In a major blow to survivors of human trafficking, the US Department of Justice has announced that it will no longer allow funding to be used to help survivors get legal representation to clear their criminal records that resulted from their victimization. The decision by the Office for Victims of Crime will affect $77 million of human trafficking grants this year.

The abrupt policy reversal was initiated by the Trump administration and goes against the consensus of survivors, advocates, and law enforcement.  The new funding restrictions are expected to go into effect in just a couple of weeks.

In an opinion piece in The Hill, Cyrus R. Vance Jr., the Manhattan District Attorney, and Kate Mogulescu, an Assistant Professor of Clinical Law at Brooklyn Law School, write:

It is widely acknowledged that victims are frequently arrested when they are trafficked.  A 2016 National Survivor Network survey found that over 91 percent of respondents reported having been arrested, over 40 percent reported being arrested 9 times or more.

No one questions the detrimental impact this has on survivors’ ability to move forward.  Criminal records act as concrete barriers for survivors, and lead to denial of employment, housing, and other services.  Furthermore, the message to survivors living with criminal records because of their trafficking is clear — you did something wrong, you deserve this, this will live with you forever.

That’s why Manhattan prosecutors screen every prostitution arrest for evidence of trafficking and dismiss prostitution cases after individuals receive counseling sessions and other services.

But the most effective legal response to correct the injustice of past convictions is vacatur or expungement, laws that provide survivors a way to clear their record of charges they were convicted of that were a result of trafficking.  New York was the first state to pass such a law in 2009, and almost every state in the country has taken some steps toward relieving survivors of the burden of a criminal record since then.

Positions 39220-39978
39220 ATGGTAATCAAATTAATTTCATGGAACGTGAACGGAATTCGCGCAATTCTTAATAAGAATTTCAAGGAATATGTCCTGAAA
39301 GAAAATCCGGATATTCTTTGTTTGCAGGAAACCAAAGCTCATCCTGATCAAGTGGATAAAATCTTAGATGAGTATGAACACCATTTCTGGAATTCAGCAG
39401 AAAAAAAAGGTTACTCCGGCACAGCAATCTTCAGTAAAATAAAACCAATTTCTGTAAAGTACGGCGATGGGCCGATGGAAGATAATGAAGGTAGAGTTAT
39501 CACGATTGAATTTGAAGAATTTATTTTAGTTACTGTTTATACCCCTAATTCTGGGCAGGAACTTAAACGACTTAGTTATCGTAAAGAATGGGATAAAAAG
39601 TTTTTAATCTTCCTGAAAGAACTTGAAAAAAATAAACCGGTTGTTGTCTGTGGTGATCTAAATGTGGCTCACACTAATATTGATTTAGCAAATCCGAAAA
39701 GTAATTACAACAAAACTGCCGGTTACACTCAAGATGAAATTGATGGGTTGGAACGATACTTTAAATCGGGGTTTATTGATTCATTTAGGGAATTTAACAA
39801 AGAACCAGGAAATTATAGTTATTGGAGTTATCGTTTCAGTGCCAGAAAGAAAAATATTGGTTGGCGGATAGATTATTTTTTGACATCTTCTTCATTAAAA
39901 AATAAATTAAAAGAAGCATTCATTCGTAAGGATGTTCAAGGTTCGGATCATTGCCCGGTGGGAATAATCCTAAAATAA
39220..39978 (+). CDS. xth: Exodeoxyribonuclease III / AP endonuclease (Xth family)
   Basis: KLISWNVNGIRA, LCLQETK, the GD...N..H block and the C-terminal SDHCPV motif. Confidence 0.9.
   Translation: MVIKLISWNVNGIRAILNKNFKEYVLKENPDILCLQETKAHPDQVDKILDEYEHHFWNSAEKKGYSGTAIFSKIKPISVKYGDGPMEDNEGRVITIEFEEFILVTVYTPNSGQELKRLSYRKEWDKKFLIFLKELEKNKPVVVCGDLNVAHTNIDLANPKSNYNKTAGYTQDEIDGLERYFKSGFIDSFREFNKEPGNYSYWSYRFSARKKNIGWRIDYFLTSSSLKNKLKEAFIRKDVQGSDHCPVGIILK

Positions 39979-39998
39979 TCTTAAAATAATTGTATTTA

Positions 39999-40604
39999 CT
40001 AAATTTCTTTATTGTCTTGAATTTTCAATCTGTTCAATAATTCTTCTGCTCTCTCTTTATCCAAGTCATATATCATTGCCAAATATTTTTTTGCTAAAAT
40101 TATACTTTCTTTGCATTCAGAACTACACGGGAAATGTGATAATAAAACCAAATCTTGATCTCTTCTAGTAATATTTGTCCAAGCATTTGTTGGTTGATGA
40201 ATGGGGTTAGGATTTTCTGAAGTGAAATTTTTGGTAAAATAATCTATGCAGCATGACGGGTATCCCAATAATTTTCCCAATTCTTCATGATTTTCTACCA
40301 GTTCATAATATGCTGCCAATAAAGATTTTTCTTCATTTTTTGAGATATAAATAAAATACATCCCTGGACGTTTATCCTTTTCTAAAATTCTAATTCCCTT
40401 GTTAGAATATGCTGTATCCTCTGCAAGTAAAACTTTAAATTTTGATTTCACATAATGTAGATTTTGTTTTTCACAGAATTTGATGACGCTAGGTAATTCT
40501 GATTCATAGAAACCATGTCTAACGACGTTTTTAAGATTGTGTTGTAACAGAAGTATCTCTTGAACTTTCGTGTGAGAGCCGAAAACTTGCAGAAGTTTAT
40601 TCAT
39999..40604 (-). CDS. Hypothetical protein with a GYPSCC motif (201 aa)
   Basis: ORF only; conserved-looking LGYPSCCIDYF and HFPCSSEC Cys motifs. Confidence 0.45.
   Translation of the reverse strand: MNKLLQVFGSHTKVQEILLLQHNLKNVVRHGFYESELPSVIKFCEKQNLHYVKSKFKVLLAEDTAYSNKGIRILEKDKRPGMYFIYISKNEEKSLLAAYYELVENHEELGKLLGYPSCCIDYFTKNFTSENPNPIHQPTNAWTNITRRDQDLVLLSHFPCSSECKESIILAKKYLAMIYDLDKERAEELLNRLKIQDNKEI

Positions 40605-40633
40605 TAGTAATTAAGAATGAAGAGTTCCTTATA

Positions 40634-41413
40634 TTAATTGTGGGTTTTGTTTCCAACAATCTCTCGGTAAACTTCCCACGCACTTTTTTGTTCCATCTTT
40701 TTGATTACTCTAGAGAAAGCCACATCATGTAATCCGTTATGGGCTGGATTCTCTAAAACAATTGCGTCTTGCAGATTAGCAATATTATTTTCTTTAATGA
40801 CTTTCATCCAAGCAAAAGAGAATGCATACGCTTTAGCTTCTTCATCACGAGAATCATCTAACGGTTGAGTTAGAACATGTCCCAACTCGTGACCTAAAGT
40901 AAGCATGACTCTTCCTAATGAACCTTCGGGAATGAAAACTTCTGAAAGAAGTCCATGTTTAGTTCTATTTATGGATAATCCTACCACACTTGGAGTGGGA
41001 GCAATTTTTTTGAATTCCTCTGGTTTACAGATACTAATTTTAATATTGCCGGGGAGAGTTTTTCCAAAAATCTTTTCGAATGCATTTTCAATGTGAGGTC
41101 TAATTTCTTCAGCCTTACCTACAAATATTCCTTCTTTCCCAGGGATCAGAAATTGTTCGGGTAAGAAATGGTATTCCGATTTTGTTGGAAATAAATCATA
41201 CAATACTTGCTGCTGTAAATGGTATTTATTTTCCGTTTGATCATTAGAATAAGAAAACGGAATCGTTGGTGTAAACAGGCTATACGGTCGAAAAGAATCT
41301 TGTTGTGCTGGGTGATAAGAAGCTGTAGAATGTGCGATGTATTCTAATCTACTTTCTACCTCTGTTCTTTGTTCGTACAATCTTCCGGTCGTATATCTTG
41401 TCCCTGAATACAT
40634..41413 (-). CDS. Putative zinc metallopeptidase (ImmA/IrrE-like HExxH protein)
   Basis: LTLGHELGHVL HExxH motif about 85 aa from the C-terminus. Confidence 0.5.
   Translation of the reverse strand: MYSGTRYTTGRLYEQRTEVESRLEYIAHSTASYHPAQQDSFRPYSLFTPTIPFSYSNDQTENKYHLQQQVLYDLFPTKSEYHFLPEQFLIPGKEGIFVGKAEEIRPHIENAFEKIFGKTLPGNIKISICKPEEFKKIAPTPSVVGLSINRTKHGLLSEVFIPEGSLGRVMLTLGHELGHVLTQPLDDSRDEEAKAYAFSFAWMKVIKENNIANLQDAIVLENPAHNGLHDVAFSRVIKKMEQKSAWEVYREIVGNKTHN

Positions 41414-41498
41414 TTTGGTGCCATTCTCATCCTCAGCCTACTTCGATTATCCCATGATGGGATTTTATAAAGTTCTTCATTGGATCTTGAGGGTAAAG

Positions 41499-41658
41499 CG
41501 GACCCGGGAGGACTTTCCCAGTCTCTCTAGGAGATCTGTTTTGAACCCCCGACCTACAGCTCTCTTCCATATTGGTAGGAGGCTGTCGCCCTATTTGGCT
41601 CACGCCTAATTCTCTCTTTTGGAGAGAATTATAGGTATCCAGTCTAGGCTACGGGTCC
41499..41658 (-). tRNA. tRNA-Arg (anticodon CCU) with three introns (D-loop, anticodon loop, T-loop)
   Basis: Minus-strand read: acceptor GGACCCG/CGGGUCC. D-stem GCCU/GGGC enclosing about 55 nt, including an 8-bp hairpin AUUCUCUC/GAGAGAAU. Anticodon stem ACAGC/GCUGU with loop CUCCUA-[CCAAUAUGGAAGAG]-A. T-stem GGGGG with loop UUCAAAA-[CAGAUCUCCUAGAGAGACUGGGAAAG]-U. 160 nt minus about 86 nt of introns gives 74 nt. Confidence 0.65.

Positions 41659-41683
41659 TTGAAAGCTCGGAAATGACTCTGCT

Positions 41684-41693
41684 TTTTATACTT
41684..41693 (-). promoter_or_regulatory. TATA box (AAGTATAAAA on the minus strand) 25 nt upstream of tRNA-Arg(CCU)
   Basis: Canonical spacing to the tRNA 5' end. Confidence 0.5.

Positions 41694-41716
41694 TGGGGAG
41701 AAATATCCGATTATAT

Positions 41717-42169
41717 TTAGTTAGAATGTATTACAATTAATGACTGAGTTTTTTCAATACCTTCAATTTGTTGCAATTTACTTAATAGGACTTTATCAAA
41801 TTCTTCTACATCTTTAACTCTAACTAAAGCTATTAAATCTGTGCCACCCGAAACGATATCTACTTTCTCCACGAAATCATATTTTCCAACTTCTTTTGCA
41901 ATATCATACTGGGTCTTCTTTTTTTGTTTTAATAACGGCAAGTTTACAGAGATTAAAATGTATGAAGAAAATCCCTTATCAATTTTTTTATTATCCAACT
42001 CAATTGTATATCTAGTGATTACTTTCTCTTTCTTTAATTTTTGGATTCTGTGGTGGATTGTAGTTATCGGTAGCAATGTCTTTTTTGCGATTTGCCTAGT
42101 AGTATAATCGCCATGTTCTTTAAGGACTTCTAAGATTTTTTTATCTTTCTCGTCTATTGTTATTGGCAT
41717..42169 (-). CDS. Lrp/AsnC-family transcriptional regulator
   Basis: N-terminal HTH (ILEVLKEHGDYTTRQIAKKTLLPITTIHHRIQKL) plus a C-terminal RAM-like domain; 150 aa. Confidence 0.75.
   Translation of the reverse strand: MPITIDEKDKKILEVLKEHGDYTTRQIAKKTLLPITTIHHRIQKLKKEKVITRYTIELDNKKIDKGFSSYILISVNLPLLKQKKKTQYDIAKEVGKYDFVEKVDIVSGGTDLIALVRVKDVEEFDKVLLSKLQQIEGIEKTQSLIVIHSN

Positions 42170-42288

In one example, Vance and Mogulescu point to the case of a young woman who was sex trafficked for five years in New York, starting when she was just 16.  During that time, she was arrested for prostitution six times.

Yet, because of collaboration between the Manhattan District Attorney’s Office and the Brooklyn Law School, her convictions were vacated, ensuring that she would she would not be haunted by them for the rest of her life.

Prosecutors have come to rely on partner organizations to help identify trafficking victims and bring vacatur motions or expungement petitions.  Under the new funding rules, victims who can’t access legal representation will be forced to file petitions on their own — a significant burden to those seeking justice.

As Vance and Mogulescu conclude, this policy will have tremendous impact on the ability for trafficking survivors to simply live their lives:

“Funding for this work is critical — for the survivor trafficked into prostitution over two decades ago, who has focused on her education, earned a Masters degree in counseling, but is prohibited from taking a state licensure exam because of her criminal record;  for the survivor parent of a nine-year-old child who faces humiliation at being fingerprinted to chaperone a school trip;  for the survivor who secures an entry level service sector job but has the offer rescinded when a background check reveals her criminal record.”

Severe Abuse Suspected In Indiana Case

.jpg photo of man arrested for severely abusing children
Shannon Breaux, 33

Couple arrested in Child Abuse case out of West Lafayette

WEST LAFAYETTE, IN  –  A man and woman are facing charges after two children were abused in West Lafayette, according to the Tippecanoe County Sheriff’s Office.

.jpg photo of woman arrested for severely abusing children
Ashley Stigers, 32

Deputies were called to investigate the case in the 6100 block of Warrior Dr. Tuesday evening.

The investigation was eventually turned over to detectives, who later arrested 33-year-old Shannon Breaux and 32-year-old Ashley Stigers.

Breaux is facing charges of neglect of a dependent, battery by strangulation, and confinement, all level 6 felonies.  Stigers has been charged with neglect of a dependent.

As of Wednesday afternoon, Stigers had posted bond and Shannon remained in custody at the Tippecanoe County Jail.

Authorities did not provide details regarding the suspects’ relation to the victims.